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Auglaize County Family Shares Their Experience with Epidermolysis Bullosa (EB)

Eli’s Birth and Diagnosis

National EB Awareness Week is observed each year from October 25th – October 31st, but Minster, Ohio residents, Alex and Lindsay Monnier, have been promoting awareness and research for a cure everyday for the last two years.

The Monnier’s son, Eli, was born August 8, 2015, with Recessive Dystrophic EB which was noticeable as soon as he was delivered via c-section.

EB is a genetic condition resulting in the failure to produce Collagen VII, the protein that holds the layers of skin together.

Eli’s layers of skin are not attached resulting in his skin forming large blisters filled with fluid or blood and/or his skin shearing off from any form of friction or trauma (falling down, rubbing his face, etc.).

EB also affects the internal skin of the GI system (mouth, esophagus, intestines, rectum) resulting in difficulty eating, swallowing, and having bowel movements.

As Lindsay explains, EB causes scarring which results in webbing between the fingers and toes and joint contractures.

“It is a painful condition called ‘the worst disease you have never heard of’ by DEBRA of America, an organization dedicated to patient care and research,” notes Lindsay.

Eli as a Toddler

Eli is now a loving, outgoing, independent, and determined two year old.

He loves to yell at his beloved cat, Farrah, and thinks it’s funny when Farrah brushes her tail across his face.

As a people-person, Eli loves being the center of attention in a crowd.

He likes to make people laugh and his parents believe he will be a combination of the teacher’s pet and class clown because he plays the sweet and silly roles so well.

Eli does not allow his condition to get him down for long.

“His feet are his most affected area with the least ability to heal, yet he still walks on them all day long,” says Lindsay. “A new skill he developed at the end of summer.”

Eli loves to play on slides and swings, take wagon rides, go on rides at festivals, and ride around in his powered jeep.

Two of his favorite things are chocolate and music! He amazingly recognizes any song that is hummed or played to him without the words.

Like many kids his age, Eli loves watching Mickey Mouse Clubhouse, Sid the Science Kid, Wallykazam, Bubble Guppies, and Team Umizoomi.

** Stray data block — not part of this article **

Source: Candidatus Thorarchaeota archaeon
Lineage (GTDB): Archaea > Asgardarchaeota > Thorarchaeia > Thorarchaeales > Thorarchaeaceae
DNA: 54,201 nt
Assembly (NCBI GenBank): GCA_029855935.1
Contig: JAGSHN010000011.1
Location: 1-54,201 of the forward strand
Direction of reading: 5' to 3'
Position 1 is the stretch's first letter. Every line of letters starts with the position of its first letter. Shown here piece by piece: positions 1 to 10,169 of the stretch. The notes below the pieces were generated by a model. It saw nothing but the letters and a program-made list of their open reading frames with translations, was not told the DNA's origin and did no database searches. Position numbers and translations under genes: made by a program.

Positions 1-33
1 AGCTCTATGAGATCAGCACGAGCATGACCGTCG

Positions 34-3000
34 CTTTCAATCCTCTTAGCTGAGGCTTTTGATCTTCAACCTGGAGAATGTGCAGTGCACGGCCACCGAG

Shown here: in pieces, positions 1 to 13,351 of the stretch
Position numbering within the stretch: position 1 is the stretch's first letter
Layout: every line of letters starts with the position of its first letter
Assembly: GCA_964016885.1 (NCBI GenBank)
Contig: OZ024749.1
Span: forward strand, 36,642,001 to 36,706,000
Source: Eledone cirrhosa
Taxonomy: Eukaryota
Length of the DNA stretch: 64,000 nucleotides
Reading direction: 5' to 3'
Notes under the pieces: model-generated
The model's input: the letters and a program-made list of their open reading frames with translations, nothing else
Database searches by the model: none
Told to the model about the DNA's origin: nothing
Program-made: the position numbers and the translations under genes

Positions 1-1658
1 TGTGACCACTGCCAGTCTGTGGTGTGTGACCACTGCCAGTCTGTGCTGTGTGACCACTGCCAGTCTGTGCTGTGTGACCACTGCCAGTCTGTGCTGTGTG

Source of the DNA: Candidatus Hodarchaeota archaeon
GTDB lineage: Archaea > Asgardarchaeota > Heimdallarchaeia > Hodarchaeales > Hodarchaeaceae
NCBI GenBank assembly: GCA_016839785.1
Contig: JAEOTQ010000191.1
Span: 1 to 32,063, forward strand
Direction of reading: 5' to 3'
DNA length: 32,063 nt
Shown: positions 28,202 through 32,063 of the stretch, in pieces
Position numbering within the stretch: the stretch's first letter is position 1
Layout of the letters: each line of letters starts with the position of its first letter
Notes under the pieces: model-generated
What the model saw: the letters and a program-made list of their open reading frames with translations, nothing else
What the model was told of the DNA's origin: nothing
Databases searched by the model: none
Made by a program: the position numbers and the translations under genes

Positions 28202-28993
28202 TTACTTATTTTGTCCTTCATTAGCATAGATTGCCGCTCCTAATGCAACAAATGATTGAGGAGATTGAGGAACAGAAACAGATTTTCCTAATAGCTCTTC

He can count to 20 and knows his basic colors and shapes, as well as his ABC’s and several words that start with each letter.

Support and Resources

Help Me Grow through the Auglaize County Health Department in conjunction with ABC Early Intervention Services through the Auglaize County Board of DD have helped by providing services such as PT, OT and speech therapy in the home, which means less travel for Eli’s family to and from Cincinnati Children’s Hospital.

Eli also receives services through Home Health Care and the Ohio Home Care Waiver program.

One of the biggest areas of support for Eli and his family has been the support of the community.

“Our community has been a wonderful support system for us since before Eli was born and even more so after he was born,” says Lindsay. “We would not be able to make it through this difficult journey God put us on without the support of the people we live and work around.”

Awareness and Understanding

“There is not a universal treatment for EB,” notes Lindsay. “Every family develops their own preferred way of treating the wounds, and what works for one person may make another person worse.”

“You cannot develop EB by touching someone with it,” she explains. “It is not contagious.”

People with EB, however, can get an infection from someone else who touches them without taking proper sanitary measures.

What’s Next?

EB does not go away or get better.

It progresses with age, and young Eli is now in need of a bone marrow transplant to slow down the progression of his condition.

According to Lindsay, the surgery, scheduled for February 2018, will allow Eli to develop some level of Collagen VII throughout his body, reducing the formation of blisters, strengthening his skin, allowing for faster and healthier wound healing, and reducing pain and inflammation.

As this type of surgery is only available in Minnesota, Lindsay will need to quit her job to stay with Eli while he is hospitalized and recovering from his procedure.

This will take a minimum of 5 months.

Eli’s father, Alex, will serve as Eli’s bone marrow donor and will be traveling to and from Minnesota to maintain his job here in Ohio.

A 50/50 fundraiser is being held to help support Eli and his family with funds going toward travel and medical expenses.

The family has a Facebook page for additional information and updates on Eli’s health and fundraising efforts.